Downsview students awarded ONE City Scholarship Award

It is graduation season and it is an honour to share that the ONE City Scholarship went to four young women who are full of promise. Two of the young women who were awarded are a part of the Downsview community and remind us of the brilliance seeded right here in our neighbourhood.

Bernadine Bartlette of Downsview Secondary and Tajeah Noble of C.W. Jeffreys Collegiate were standouts amongst 13 of the candidates from across Toronto that were shortlisted for the ONE City Scholarship. Bartlette and Noble, along with Yusra Habibiy of David and Mary Thomson Collegiate and Abinayaa Parameswaran of Forest Hill Collegiate, were awarded the $2,500 scholarship.

Taejah is a dynamic community-minded student and will be attending Guelph/Humber University to study Family and Social Services with a minor in Justice Studies. Her work as a mentor, a student leader and as a high-achieving academic have brought her high praise from her teachers. It is easy to see why she receives so much high praise especially when Taejah explains, “I must give credit to my barriers as they have shaped me as a person and influenced me to remove those similar obstacles for others in any way that I can.”

Bernadine is a determined student who is graduating from Downsview Secondary School and will be attending Sir Wilfred Laurier University in Kitchener to study Political Science. She has had moments in her life where she wanted to give up, but there is something inside her, a kind of bravery, that will not let her quit. As Bernadine would tell you, “It is an insult to the universe to believe you can predict all possible outcomes, and it’s an insult to yourself to give up on goals and aspirations because you don’t understand how it will happen.”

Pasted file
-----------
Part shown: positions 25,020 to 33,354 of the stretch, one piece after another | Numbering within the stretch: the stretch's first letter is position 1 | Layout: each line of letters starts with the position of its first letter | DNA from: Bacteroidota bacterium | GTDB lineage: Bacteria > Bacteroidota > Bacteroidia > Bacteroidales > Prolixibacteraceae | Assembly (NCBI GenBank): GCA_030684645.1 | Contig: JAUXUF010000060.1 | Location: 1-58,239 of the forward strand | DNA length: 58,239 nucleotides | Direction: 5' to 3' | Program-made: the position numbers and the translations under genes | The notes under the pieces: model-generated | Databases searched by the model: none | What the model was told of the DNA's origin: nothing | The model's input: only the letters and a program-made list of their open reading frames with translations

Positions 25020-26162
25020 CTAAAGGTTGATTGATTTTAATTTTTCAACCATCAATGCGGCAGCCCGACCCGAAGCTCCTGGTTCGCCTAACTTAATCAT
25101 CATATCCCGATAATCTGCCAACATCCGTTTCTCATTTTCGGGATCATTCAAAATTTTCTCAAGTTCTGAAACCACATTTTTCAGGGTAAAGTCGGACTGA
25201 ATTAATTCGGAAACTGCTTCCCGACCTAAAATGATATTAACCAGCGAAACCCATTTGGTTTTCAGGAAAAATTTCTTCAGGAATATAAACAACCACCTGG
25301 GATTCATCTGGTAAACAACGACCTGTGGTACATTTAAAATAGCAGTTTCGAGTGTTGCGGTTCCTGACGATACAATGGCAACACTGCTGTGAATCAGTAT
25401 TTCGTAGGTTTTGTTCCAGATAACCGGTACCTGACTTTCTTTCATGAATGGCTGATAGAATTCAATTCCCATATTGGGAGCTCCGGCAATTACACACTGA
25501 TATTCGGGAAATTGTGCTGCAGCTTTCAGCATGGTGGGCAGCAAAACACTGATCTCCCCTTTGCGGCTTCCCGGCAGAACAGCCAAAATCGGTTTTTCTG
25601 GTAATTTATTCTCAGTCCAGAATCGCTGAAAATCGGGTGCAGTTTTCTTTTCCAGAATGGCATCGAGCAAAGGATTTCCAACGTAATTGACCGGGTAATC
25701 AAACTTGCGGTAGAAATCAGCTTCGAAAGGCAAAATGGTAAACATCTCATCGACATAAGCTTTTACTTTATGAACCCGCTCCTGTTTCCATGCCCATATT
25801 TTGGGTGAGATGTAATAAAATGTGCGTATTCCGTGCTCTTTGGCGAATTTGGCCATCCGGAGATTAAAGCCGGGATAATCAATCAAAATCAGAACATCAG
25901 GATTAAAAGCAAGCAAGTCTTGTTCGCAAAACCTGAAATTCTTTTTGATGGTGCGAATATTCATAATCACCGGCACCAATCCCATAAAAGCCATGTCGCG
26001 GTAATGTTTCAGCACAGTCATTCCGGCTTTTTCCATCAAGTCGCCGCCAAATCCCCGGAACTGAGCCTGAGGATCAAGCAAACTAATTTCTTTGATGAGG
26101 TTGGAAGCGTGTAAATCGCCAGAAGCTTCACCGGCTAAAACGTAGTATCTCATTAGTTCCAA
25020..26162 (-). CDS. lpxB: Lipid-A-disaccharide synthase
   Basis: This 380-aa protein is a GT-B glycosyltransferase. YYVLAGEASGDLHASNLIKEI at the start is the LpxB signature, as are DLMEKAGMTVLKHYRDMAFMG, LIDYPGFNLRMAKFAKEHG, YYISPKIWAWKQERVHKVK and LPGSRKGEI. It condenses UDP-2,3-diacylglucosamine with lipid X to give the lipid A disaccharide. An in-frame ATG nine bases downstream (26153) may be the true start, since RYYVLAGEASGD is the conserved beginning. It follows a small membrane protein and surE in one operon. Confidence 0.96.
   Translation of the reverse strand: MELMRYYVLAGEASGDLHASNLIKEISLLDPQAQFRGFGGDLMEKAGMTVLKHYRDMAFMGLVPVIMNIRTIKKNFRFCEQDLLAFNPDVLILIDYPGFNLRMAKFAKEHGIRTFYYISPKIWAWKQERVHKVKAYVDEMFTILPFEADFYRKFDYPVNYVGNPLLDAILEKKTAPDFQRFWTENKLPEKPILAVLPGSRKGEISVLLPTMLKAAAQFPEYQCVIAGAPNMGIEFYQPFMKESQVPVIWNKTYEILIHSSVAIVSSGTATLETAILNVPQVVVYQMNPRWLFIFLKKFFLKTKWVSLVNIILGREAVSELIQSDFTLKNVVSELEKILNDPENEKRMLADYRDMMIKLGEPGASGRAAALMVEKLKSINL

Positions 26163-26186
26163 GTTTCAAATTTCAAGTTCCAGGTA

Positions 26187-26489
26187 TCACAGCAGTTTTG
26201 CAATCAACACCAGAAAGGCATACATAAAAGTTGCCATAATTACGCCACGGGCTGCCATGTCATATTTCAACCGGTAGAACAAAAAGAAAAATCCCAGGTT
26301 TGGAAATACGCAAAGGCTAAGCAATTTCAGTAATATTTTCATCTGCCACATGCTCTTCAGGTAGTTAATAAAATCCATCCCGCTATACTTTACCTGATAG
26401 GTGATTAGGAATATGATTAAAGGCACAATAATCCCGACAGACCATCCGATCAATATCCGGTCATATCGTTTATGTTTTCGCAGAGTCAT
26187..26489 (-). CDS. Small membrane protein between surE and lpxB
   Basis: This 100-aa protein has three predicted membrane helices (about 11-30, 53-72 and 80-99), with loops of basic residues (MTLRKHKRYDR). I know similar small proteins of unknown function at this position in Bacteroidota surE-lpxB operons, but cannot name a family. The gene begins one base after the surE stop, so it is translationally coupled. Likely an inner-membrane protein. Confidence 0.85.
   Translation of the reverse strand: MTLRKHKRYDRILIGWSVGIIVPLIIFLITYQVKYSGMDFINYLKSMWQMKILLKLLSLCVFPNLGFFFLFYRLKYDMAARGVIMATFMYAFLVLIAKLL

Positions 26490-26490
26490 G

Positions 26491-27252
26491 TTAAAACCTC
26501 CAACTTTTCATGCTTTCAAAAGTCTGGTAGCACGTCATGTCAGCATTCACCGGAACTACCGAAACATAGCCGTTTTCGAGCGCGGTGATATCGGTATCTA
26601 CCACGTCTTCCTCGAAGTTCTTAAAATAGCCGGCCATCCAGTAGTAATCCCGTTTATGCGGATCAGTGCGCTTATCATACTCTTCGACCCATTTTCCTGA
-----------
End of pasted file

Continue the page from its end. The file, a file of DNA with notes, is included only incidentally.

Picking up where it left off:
The ONE City Scholarship Fund is an initiative of TDSB educators and their community partners in support of remarkable students. Its mandate includes supporting students with scholarships and other supports, communicating with the broader Toronto community about the awesome potential of our youth, and letting our city’s youth, especially those from challenging backgrounds, know that they are to stay encouraged. 

Taking on the lens of a compassionate educator, the award was designed to support students that have excelled academically and demonstrate a commitment to their personal growth despite facing significant challenges in their daily life. When the minimum wage was scheduled to increase to $15/hour it was determined that a $2,500 award, which is distributed over a two-year period, would help students reclaim 100 hours of their school year. They could use those hours to focus on their studies or carve out much needed time for self-care.

More urgently, and in the context of cuts to student grants and loans which the current government has cut by $670-million, the scholarship is a measure of upholding the right to education by prioritizing equity seeking students in their post-secondary journey.

The Fund is administered by Toronto Foundation, a community foundation that enables the philanthropy of individuals, families and groups across the city. The ONE City Scholarship Fund is also supported by Toronto Foundation for Student Success and is led by educators.

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